Home » Salisbury » Part-time lake patrols aim to keep peace on Twin Lakes

Grant Bogle, right, president of the Twin Lakes Association, Salisbury First Selectman Curtis Rand, center, and the town’s new Resident State Trooper Will Veras fielded questions during a TLA membership meeting on Saturday, June 18 to discuss noise complaints on the lakes. Photo by Debra A. Aleksinas

Part-time lake patrols aim to keep peace on Twin Lakes

“It’s not all rowboats and canoes anymore.” – Karl Anoushian, East Twin Lake property owner.

SALISBURY — In response to ongoing noise complaints from lakefront property owners on Twin Lakes, the town has reinstituted a part-time police patrol headed by newly appointed Salisbury Resident State Trooper Will Veras and aided by a staff of two retired law enforcement officers.

The announcement was made during a membership meeting of the Twin Lakes Association (TLA) on Saturday, June 18 at Camp Isola Bella, attended by about 50 people, including First Selectman Curtis Rand.

Rand, Veras and TLA President Grant Bogle fielded questions and complaints, and explained how the program will roll out this summer, with a goal of having it fully implemented next season.

Salisbury lost its town constable due to state cutbacks, forcing TLA members and the town to scramble this year for a way to keep peace while allowing safe recreation on the lake.

“We appreciate the support we are getting from the town in getting lake patrols back this year. It was not easy, and Curtis really worked hard at that,” said Bogle

Veras, who works out of Troop B in North Canaan and lives in Torrington, explained that he will be supported by retired law enforcement officials Al Bison and Marc Puzzo, who bring 55 years of combined service to the job. “Just the presence of them will make a big difference,” he said.

Patrols not predictable

Responding to a question about how often the patrols will monitor lake activity, “My experience has been that we don’t want it to be predictable. Will and Al will figure out what works and what the town budget can support,” said Bogle.

Several residents asked for advice on how to file complaints and who to call when an issue surfaces, since the patrol officers are not local and may not be present when problems occur.

“If there is a significant issue that happens, call 911. If there is anything else, Grant has the phone number for me and my two guys,” said Veras.

Rand, who noted that he “almost got swiped” by a boater recently while in his kayak, suggested that people “keep it as controlled as you can. We will make the phone calls.”

Noise complaints, said Bogle, are difficult to deal with. “The realization is that there is no noise ordinance in Salisbury so what is noise to you or me may not be noise to somebody else.”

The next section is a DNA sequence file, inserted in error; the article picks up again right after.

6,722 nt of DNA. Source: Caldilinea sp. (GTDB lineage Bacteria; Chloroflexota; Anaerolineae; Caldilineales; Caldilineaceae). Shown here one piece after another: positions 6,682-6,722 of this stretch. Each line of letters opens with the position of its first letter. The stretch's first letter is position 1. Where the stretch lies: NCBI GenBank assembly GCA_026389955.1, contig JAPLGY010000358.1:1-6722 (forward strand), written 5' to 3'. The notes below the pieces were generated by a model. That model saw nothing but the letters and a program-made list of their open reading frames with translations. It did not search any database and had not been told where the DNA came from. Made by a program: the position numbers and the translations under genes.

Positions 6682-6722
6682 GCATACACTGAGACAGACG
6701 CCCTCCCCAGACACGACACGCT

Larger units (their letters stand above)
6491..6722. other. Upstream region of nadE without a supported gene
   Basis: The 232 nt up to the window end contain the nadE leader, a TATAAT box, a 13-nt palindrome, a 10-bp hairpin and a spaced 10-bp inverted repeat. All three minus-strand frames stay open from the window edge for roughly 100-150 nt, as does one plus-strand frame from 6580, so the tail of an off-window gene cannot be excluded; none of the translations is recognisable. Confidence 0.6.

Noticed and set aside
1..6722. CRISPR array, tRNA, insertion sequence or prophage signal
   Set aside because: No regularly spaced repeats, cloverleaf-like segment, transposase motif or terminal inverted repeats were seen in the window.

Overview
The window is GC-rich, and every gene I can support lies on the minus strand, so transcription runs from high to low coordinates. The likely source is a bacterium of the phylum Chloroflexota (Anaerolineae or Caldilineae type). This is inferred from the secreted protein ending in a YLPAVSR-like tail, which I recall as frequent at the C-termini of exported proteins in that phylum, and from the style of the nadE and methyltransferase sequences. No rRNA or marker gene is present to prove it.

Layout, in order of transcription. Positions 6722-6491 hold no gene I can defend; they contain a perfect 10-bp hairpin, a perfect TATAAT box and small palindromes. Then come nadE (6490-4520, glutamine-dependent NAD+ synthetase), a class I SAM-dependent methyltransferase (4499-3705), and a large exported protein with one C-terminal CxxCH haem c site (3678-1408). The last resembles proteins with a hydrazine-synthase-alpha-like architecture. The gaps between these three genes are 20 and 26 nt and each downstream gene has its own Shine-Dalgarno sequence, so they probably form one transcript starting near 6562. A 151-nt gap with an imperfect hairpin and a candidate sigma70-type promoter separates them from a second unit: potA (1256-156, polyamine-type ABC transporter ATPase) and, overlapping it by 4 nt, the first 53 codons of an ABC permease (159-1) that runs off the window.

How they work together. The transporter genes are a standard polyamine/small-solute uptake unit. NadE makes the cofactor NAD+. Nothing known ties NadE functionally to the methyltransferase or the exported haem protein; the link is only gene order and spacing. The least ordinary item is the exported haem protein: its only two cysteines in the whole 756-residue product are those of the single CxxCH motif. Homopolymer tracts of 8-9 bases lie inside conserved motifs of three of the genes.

The TLA president said he is optimistic the patrol will reduce complaints. “Just the mere presence of having the boat out there slows people down,” he said.

Responding to a question about how to handle disturbances from party boats and late-night revelers, Rand suggested residents gather as much information as possible about the offenders. “If it’s the middle of the night we are not going to get to them, but if you know who it is, we will get to them the next day.”

Veras said there is no one-size-fits-all solution, and that lake residents should “police each other. You can get a plate number of a vehicle at the boat launch, all these little things are what it takes to make change.”

Call for noise ordinance

TLA board member Dan Kadlec said he feels that the town needs to take enforcement a step further by adopting a noise ordinance. “We would like an ordinance that allows us to say, ‘Hey, if you don’t cut it out, we are going to have an accident.’ We’d like some teeth so we can take action and so that we are not just ignored.”

Last year, Rand said if the TLA drafted an ordinance addressing noise and safety issues, he would bring it to a vote. At Saturday's meeting, the first selectman explained that even though the town does not currently have the manpower to enforce it, he would investigate bringing a proposed ordinance to a vote.

Karl Anoushian, who owns lakefront property and is an avid fisherman, said, “I have always found that police presence is a deterrent” and works better than “running up to some guy who has a half bottle of Jack in him and saying, ‘Hey, cut it out.’ That doesn’t work.”

Anoushian said times have changed on the lake over the years, and so too, have people’s behaviors.

“It’s not all rowboats and canoes anymore, he said. Jet skis, party boats and blaring speakers all contribute to excessive noise, he said.

This article has been updated to note that First Selectman Curtis Rand would investigate bringing a proposed ordinance to a vote.

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